After fifty years of circuit court approval, the Supreme Court first recognized the ministerial exception in 2012. The ministerial exception requires employment discrimination claims brought by a fired employee “minister” be dismissed when brought against religious employers. The 2012 case, Hosanna-Tabor Evangelical Lutheran Church & School v. E.E.O.C., left open who qualifies as a minister and what other types of claims could be dismissed under the ministerial exception. The Court weighed in again in 2020 but again failed to clarify a test for who qualifies as a minister. Circuit courts have attempted to define tests for who qualifies as a minister, and some circuits have heard cases seeking to expand the ministerial exception beyond the firing context. Recently, the Seventh Circuit expanded the exception to a hostile work environment claim in Demkovich v. St. Andrew the Apostle Parish, Calumet City. This Note describes the development of the exception, analyzes its more recent developments at the Supreme Court and among circuit courts, and proposes a test for who qualifies as a minister, as well as future actions the Supreme Court and state legislatures could take in delineating who and what the exception covers.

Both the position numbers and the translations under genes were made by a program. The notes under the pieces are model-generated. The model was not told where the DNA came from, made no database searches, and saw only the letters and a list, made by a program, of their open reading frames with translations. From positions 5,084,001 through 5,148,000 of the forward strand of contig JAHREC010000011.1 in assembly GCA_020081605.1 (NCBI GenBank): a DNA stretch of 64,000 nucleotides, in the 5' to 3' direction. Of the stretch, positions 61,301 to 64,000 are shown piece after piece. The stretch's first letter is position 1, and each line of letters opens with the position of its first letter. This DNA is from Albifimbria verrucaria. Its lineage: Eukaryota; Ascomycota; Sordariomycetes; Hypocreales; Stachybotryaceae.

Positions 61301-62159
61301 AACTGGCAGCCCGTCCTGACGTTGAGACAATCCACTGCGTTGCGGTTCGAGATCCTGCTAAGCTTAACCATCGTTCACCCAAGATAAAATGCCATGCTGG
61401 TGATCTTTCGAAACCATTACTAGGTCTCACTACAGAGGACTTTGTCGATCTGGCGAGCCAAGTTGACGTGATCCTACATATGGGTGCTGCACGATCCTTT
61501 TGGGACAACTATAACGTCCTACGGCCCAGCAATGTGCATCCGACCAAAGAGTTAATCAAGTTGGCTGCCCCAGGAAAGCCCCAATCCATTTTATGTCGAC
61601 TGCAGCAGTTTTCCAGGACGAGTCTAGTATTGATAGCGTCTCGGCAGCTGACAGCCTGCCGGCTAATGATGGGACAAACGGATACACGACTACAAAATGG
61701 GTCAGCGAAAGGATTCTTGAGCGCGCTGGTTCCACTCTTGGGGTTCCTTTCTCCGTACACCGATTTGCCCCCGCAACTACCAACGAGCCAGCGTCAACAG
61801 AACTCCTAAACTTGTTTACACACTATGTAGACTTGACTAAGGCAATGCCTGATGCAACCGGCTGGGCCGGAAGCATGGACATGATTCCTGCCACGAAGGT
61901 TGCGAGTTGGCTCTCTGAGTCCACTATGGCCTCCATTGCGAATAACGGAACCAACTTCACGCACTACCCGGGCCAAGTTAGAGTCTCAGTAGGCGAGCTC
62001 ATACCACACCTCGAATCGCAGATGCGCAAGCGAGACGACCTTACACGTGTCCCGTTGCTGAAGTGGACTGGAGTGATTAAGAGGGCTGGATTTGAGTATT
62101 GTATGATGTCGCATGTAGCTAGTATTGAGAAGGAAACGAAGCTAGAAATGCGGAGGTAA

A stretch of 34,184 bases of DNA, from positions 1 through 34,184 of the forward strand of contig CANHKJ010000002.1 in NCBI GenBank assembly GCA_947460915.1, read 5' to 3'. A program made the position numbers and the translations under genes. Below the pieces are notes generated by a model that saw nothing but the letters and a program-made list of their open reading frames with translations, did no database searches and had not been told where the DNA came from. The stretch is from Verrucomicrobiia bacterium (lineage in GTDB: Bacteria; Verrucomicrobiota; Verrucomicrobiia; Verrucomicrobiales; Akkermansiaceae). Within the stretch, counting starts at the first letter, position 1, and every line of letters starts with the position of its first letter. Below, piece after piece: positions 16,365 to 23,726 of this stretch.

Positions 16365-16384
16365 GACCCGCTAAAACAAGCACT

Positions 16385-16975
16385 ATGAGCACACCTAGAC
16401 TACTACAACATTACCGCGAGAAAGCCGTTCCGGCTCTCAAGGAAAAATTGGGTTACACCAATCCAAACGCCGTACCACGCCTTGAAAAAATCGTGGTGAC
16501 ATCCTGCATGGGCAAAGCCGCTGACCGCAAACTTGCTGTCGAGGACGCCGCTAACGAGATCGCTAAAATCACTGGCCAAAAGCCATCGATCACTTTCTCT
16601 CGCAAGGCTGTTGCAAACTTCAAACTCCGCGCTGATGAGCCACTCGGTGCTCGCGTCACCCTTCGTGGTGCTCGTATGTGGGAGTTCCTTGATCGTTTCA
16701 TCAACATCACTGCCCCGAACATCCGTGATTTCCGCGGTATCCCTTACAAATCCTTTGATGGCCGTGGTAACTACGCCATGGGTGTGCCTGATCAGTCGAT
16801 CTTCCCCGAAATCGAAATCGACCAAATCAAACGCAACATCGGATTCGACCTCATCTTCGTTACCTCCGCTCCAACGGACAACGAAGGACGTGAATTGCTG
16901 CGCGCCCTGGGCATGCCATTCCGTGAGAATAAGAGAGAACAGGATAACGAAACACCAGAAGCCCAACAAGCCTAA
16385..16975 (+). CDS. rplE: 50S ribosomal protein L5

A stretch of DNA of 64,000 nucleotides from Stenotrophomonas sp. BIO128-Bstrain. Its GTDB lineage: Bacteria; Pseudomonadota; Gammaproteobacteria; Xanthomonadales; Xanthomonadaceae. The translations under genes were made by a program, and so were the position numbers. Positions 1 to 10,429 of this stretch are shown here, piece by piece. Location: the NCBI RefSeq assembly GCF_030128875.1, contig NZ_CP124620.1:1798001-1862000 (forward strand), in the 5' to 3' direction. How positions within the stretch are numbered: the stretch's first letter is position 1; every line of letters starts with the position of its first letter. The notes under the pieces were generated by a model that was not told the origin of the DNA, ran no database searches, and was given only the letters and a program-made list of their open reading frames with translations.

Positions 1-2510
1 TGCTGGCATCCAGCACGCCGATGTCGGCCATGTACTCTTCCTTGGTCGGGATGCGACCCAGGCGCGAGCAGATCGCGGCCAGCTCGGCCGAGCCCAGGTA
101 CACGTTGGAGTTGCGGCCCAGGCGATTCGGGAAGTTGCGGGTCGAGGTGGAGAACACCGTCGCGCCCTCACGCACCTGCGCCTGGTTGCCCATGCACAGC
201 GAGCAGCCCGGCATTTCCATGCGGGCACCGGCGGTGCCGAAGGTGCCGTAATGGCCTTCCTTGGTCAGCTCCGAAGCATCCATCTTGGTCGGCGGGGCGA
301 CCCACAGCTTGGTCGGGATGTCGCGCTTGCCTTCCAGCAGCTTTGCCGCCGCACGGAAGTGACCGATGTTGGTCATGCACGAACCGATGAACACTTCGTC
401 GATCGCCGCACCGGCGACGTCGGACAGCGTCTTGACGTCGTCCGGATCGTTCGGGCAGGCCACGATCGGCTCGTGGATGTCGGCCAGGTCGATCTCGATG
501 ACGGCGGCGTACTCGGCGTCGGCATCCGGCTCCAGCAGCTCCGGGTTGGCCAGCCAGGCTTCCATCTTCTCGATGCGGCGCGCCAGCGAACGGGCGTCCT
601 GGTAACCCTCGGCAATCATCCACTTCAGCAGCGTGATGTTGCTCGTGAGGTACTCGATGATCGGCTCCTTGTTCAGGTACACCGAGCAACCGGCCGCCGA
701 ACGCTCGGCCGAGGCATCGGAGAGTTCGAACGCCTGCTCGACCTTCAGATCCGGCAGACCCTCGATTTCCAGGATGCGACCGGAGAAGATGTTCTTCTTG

* J.D. Candidate, University of Illinois College of Law (2023); M.A.T., Dominican University (2018); B.A., New York University (2016). Thank you to the University of Illinois Law Review for their hard work on this Note and the entire 2023 Volume. Thank you to my partner, Mara, for suffer-ing through countless hours of law school talk. Thank you to my parents for their support, especially my father, Fred, a lawyer who told me not to go to law school, but then when I did, always wanted to talk about law school. Thank you to my friends and professors—you made my time at Illinois challeng-ing, rewarding, and enjoyable. The views expressed in this Note represent my thoughts at a point in time. My opinions are dynamic.
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